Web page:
Get in Touch with Your Characters’ Schemas
by Joshua Hoyt
As writers, we not only explore the way our characters look and act, but we dissect our characters’ very beings. We want to flesh out the main character to the point where we know him/her/it better than we know ourselves. We want our characters to be living, breathing, smelly beings who anyone would believe exist in real life – regardless of the reality in which the story takes place. This dissection of a character can be accomplished by understanding the principles of psychology. One of my favorite theories about how a person comes to be who they are is called Schema theory.
Schema theory – developed by Jeffrey E. Young, Janet S. Klosko, and Marjorie E. Weishaar – centers on the idea that we have internal schemas guiding us and making up our personalities. Schemas make up how we think and feel about ourselves and the world around us. If you think of your mind as a filing cabinet, schemas are folders filled with various files. We start out with few folders in our cabinet: one day we crawl around and encounter a four-legged furry thing which a parent calls “dog.” Never having seen dog before, we trust the parent. Dog, a new object, is stored away in our filing cabinet in a folder we label Animals. We continue to crawl around, and within a few days we encounter another four-legged furry thing and say dog. Our parent says, “No, cat.” The new idea attacks/confronts the old schema. We think dog, but people we trust say cat. Because we trust them, we add a new file called cat to the Animals folder.
Each time our schema is challenged, we either create a new file for the information, or we change and add to the old information. Our files and folders, which have been reinforced by good and bad experiences, accumulate over time. The more experiences we have with a particular folder/schema, the more reinforced that schema becomes and the more difficult to change.
When writing about our characters, we should incorporate schemas and illustrate how they create our characters’ personality traits; they could be extreme, but generally aren’t. Some stable dichotomous traits include: Labile1-nonreactive, dysthimic2-optimistic, anxious-calm, obsessive-distractible, passive-aggressive, irritable-cheerful, and shy-sociable. These trait dichotomies lie on a continuum, one on each end. An individual moves along this continuum in either direction, depending on the situation. By placing our characters on the same continuums, we can learn how they may react in different situations. The easiest way to do this is to make a scale from 1-10 and place each word on either end; then mark where your character fits on each scale.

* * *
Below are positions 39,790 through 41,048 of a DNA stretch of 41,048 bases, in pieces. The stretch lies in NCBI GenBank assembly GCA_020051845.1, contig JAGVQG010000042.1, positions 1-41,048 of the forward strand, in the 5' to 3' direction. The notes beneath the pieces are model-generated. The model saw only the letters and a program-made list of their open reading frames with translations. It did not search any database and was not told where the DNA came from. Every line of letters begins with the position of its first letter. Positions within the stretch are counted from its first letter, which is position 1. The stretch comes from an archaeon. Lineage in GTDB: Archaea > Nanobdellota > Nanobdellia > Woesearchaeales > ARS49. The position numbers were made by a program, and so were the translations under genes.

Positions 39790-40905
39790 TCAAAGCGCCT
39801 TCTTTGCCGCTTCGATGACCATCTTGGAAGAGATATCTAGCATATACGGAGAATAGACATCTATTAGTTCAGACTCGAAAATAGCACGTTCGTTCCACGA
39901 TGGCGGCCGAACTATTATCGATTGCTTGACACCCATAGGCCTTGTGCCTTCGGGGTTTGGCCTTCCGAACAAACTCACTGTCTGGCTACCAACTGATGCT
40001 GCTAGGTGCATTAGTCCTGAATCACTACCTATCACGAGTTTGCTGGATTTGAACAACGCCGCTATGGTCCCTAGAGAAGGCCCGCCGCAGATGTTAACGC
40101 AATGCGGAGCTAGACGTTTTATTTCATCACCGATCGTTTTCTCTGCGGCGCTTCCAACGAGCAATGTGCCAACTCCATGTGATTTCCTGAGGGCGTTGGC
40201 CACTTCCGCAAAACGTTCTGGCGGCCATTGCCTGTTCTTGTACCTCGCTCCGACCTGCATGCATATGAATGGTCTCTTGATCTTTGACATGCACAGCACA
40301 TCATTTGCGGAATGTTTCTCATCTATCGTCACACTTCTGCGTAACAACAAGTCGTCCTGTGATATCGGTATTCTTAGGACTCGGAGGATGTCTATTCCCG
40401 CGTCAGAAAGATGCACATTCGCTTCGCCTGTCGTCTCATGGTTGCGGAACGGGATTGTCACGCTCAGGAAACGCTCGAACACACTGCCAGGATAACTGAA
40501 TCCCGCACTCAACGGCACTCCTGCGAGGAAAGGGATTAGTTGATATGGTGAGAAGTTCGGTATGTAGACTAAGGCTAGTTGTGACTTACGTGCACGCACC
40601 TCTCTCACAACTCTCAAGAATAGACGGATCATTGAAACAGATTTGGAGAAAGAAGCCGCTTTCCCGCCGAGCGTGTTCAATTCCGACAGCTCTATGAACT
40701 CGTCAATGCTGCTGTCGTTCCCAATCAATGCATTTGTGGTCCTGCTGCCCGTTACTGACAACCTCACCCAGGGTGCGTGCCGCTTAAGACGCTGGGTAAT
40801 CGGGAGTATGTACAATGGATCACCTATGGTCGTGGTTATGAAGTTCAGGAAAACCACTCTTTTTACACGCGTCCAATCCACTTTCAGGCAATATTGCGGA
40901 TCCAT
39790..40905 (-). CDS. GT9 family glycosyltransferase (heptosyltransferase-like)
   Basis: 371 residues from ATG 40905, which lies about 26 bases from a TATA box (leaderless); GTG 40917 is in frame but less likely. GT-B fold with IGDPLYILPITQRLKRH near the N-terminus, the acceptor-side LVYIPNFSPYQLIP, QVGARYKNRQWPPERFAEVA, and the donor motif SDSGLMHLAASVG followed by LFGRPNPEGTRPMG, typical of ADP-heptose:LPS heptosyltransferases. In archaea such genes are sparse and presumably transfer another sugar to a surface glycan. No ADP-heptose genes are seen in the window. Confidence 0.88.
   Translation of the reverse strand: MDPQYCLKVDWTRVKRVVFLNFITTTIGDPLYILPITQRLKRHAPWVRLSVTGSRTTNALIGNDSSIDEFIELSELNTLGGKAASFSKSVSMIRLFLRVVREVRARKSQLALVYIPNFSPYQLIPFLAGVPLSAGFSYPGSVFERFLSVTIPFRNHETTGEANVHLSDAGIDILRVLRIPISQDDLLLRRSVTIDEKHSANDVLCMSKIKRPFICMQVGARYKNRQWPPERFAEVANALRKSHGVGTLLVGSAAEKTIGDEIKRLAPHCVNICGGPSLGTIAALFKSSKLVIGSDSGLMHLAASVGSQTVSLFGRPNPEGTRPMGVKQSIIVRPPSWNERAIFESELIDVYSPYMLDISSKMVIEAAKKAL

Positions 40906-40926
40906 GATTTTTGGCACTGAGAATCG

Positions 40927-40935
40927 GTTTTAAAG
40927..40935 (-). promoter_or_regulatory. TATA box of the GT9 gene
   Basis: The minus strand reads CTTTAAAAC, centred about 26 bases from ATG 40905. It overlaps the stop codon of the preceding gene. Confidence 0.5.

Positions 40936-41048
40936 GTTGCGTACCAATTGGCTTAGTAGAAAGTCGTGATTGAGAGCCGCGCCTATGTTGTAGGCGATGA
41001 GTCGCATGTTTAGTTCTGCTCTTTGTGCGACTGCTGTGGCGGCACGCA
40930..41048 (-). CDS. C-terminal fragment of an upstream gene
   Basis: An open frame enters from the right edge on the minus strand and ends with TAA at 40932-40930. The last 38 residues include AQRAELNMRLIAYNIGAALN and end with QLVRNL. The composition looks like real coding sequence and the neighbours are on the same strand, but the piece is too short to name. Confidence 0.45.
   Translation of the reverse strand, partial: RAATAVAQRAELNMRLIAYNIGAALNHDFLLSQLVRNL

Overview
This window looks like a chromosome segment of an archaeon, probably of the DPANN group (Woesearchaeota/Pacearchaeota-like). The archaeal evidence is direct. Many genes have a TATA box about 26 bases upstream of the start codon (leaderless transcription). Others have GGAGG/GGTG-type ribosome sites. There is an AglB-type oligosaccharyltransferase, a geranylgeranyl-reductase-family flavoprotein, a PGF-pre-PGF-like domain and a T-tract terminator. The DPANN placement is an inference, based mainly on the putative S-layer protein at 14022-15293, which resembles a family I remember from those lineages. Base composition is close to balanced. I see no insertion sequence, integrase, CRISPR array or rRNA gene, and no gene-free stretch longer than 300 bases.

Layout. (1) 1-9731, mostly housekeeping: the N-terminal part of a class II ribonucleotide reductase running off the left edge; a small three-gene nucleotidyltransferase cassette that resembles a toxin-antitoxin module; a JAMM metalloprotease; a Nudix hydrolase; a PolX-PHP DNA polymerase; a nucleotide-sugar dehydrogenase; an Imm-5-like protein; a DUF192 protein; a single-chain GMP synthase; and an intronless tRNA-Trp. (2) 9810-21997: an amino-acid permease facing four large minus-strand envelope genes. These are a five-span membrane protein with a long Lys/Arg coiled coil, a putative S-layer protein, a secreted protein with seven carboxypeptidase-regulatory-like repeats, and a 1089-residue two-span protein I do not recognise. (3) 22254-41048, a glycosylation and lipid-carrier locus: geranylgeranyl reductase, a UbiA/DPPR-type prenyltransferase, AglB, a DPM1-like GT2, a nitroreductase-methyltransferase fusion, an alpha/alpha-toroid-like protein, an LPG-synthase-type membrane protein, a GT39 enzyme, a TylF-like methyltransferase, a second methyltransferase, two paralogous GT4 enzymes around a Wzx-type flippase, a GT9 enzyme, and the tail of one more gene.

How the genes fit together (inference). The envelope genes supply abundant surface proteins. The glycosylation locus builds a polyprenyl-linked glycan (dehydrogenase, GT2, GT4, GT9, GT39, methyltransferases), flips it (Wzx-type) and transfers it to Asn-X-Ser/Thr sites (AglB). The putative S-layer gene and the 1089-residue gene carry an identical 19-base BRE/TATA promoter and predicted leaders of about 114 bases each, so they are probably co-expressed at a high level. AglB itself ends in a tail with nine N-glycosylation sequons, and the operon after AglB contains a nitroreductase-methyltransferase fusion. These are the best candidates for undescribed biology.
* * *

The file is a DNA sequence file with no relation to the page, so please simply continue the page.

Schema theory also focuses on coping styles: how people react when they perceive a threat to one of their schemas. The three coping styles – overcompensation, avoidance, and surrender – correlate with the well-known threat instincts of fight, flight, or freeze. Understanding these coping styles is key to knowing how our characters will respond to the situations in which they find themselves.
As we seek to become better writers, it is important to take the time to understand ourselves and those with whom we interact every day. By doing this, we will be able to create more realistic characters who respond appropriately to their circumstances.
Joshua Hoyt is a school psychologist by day, a father of four and a gamer when he’s not spending time with his family, and an author in all the other spare minutes. He is the author of How to Diagnose Your Character: Using Psychology to Create an In-Depth Character and Order of the Rose. Check out his blog where you can follow the exciting adventure of “The Old Man” and his website to be the first to learn about new releases.